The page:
Copyright ©2007 NPR. For personal, noncommercial use only. See Terms of Use. For other uses, prior permission required.

MICHELE NORRIS, host:

This is ALL THINGS CONSIDERED form NPR News. I'm Michele Norris.

ANDREA SEABROOK, host:

And I'm Andrea Seabrook.

In Norfolk, Virginia, today, Navy lawyers began a trial for one of their own. Matt Diaz is accused of leaking classified information to a civilian human rights lawyer. He gave the names of 550 detainees in Guantanamo to an attorney at the Center for Constitutional Rights.

NPR's Ari Shapiro reports from the Norfolk Naval base.

ARI SHAPIRO: The prosecutor set the scene for the jury. January 2, 2005, Lieutenant Commander Matt Diaz sat in his office at Guantanamo Bay late at night. He wasn't working on anything for the United States government, the prosecutor said. It was his own project. Diaz logged into his classified computer and called up a spreadsheet: 39 pages containing the names of all 550 detainees at the prison camp, along with their serial numbers, nationalities and more.

The prosecutor stood in front of the jury and held up a Valentine's Day card with a picture of a droopy-eyed Chihuahua. The accused cut the document so the nation's secrets would fit inside this card, he said. Diaz dropped it in the mail on the last day of his six-month assignment at Guantanamo.

The defense team acknowledges that Diaz sent that Valentine to Barbara Olshansky, a civilian human rights lawyer. But the defense lawyer told the jury, Diaz did not send classified information — even if the government intended to classify it. They say that because the document was not marked secret, it was not classified.

That's one half of the defense's argument the other half is about intent. For Diaz to be guilty of the crime, he has to have intended to harm the United States or advantage another country. His lawyers say Matt Diaz had no such intent.

Defense lawyers had a tough time getting that argument across. Lieutenant Justin Henderson frankly acknowledge at the beginning of his opening statement that he was the most junior officer in the room. He asked the jury to forgive him if his voice crack, saying, I'm nervous. Roughly two sentences into Henderson's opening statement, the prosecutor raised an objection. That started a patter that lasted all morning. Everyone one on the courtroom stood and sat as the jury was excused and brought back in for objection after objection. More often than not, the judge sided with the government in those exchanges.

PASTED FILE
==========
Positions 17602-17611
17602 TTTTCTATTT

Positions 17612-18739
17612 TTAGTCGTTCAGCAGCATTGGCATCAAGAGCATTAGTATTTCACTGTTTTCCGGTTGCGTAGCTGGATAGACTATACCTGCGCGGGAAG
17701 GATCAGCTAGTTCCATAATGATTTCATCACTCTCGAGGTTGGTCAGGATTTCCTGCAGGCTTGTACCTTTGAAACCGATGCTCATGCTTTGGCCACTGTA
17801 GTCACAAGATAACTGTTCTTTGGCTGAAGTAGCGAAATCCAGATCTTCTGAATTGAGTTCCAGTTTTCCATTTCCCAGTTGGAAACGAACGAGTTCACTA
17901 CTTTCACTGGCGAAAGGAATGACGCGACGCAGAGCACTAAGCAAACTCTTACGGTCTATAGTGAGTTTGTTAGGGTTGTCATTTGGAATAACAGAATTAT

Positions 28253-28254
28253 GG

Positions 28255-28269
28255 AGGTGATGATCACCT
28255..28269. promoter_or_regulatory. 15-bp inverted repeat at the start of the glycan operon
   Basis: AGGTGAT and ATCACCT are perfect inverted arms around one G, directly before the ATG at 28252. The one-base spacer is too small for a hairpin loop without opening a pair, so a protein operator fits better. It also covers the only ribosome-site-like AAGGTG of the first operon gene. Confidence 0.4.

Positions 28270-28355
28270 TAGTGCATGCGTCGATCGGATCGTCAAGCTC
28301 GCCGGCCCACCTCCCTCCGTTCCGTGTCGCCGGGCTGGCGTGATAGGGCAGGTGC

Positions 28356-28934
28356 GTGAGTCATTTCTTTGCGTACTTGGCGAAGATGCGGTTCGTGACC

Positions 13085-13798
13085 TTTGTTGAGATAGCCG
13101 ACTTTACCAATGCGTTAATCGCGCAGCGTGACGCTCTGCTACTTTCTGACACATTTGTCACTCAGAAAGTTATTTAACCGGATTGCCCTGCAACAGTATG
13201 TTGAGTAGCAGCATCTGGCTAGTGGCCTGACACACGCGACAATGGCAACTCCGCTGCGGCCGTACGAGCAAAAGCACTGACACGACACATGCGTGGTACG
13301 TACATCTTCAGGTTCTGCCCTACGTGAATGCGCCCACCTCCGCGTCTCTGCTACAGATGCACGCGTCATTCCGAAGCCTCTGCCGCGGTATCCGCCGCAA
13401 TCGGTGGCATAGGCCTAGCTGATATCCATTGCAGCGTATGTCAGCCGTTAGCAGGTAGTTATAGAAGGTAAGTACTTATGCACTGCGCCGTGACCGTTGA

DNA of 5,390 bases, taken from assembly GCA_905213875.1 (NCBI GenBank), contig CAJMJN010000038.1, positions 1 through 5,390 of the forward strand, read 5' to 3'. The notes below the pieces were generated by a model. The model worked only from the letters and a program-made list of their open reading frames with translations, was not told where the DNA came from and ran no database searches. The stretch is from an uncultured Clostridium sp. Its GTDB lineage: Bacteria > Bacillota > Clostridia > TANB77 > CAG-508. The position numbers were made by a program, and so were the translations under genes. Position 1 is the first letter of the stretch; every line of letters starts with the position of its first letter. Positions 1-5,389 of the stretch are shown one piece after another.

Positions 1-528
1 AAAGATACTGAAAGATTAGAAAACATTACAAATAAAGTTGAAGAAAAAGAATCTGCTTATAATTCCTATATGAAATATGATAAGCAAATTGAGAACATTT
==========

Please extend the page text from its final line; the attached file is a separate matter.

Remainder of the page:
The first witness was Barbara Olshansky, the human rights lawyer who received the Valentine from Diaz. She heaved a big sigh as she walked to the front of the courtroom and she looked uncomfortable sitting at the witness stand answering questions instead of standing up and asking them.

Olshansky said that when she got the Valentine, she didn't know what the document was. There was no indication that the spreadsheet came from the government. But the postmark was from Guantanamo, so she wondered whether the names were detainees.

The roster is public now, but it wasn't two years ago. Olshansky had been asking the government for the names and the Pentagon had been resisting. Olshansky wanted to know who they were so she could name them in her lawsuit on the detainees' behalf. Olshansky testified that she didn't know the information was secret, but she gave it to the judge overseeing her detainee lawsuit. It then went to court security personnel, who conducted an investigation.

After fingerprint and computer analysis, the arrows pointed to the 41 year old navy lawyer who's now on trial.

Ari Shapiro, NPR News, at the Naval station inn north of Virginia.

Copyright © 2007 NPR. All rights reserved. No quotes from the materials contained herein may be used in any media without attribution to NPR. This transcript is provided for personal, noncommercial use only, pursuant to our Terms of Use. Any other use requires NPR's prior permission. Visit our permissions page for further information.

NPR transcripts are created on a rush deadline by a contractor for NPR, and accuracy and availability may vary. This text may not be in its final form and may be updated or revised in the future. Please be aware that the authoritative record of NPR's programming is the audio.

Comments

 

Please keep your community civil. All comments must follow the NPR.org Community rules and terms of use, and will be moderated prior to posting. NPR reserves the right to use the comments we receive, in whole or in part, and to use the commenter's name and location, in any medium. See also the Terms of Use, Privacy Policy and Community FAQ.